Thanks to the pandemic-induced change in attitude towards workers, positive union sentiment, for example, is at a generational high in the U.S., with 68 percent of Americans supporting unions, according to new data from a Gallup poll. The Biden administration is also supportive of unions as are many in the progressive wing of the Democrat Party. The PRO Act, currently being debated in the U.S. Senate, for example, would make it easier for employees to unionize and establish tougher penalties for employers who illegally attempt to stop their efforts. It would also allow gig workers and contractors to organize alongside traditional employees.
These trends, together with the present labor shortage, has strengthened the hand of labor unions going forward. Amazon workers are slated to vote again in Alabama. Kellogg's workers, on strike since Oct. 5, 2021, are still holding out for better wages after rejecting a five-year, 3 percent offer from the company. In November 2021, John Deere's 10,100 production and maintenance workers won their strike with management and signed a new six-year agreement.
Only last week, workers in Buffalo, N.Y., a city with a pro-union history, voted to form a union at Starbucks. It was one of three Starbucks locations in the city that held a vote (the second branch ended in a tie, while the last voted to reject unionization). The workers in the winning branch want better wages, benefits, and working conditions.
Observers are watching these actions carefully, given that there are 8,000 corporate Starbuck locations across the U.S. It is the first successful attempt to unionize an unskilled labor force in the leisure and hospitality sectors. As such, a better, union-negotiated contract could spur more unionization efforts across the country. Whether these union efforts end with a bang or a whimper, bringing the American worker's condition to the forefront of the American agenda, is an absolute positive in my book.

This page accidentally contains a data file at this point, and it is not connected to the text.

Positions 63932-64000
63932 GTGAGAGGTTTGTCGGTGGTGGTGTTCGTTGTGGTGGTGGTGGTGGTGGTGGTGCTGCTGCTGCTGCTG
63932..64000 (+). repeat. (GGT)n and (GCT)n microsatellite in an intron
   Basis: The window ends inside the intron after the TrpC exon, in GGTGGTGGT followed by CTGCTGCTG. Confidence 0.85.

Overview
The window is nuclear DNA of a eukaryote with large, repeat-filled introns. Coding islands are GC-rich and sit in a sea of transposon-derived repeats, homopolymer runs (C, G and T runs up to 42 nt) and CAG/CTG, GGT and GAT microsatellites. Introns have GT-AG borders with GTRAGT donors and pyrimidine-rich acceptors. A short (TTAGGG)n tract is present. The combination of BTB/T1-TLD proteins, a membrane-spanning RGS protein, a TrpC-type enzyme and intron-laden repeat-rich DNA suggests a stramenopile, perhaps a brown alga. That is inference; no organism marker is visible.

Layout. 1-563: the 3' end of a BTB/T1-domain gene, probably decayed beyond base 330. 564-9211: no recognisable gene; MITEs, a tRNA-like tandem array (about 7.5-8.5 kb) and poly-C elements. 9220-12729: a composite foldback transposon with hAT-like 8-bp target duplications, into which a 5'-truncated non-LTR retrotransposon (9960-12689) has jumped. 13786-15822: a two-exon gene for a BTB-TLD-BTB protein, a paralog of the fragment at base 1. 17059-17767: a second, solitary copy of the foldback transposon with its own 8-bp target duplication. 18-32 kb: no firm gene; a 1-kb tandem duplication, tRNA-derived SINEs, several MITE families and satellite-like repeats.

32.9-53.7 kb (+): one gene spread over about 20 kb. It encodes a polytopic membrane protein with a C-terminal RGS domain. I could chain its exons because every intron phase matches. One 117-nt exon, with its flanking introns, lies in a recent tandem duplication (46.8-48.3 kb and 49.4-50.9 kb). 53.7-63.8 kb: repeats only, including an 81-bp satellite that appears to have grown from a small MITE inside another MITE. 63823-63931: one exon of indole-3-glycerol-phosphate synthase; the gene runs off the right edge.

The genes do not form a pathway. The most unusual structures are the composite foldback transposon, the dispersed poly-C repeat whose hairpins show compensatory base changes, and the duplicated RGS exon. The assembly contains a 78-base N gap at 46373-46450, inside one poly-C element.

Bill Schmick is the founding partner of Onota Partners, Inc., in the Berkshires. His forecasts and opinions are purely his own and do not necessarily represent the views of Onota Partners Inc. (OPI). None of his commentary is or should be considered investment advice. Direct your inquiries to Bill at 1-413-347-2401 or email him at firstname.lastname@example.org.
Anyone seeking individualized investment advice should contact a qualified investment adviser. None of the information presented in this article is intended to be and should not be construed as an endorsement of OPI, Inc. or a solicitation to become a client of OPI. The reader should not assume that any strategies or specific investments discussed are employed, bought, sold, or held by OPI. Investments in securities are not insured, protected, or guaranteed and may result in loss of income and/or principal. This communication may include opinions and forward-looking statements, and we can give no assurance that such beliefs and expectations will prove to be correct. Investments in securities are not insured, protected, or guaranteed and may result in loss of income and/or principal. This communication may include opinions and forward-looking statements, and we can give no assurance that such beliefs and expectations will prove to be correct.
Pittsfield.com welcomes critical, respectful dialogue. Name-calling, personal attacks, libel, slander or foul language is not allowed. All comments are reviewed before posting and will be deleted or edited as necessary.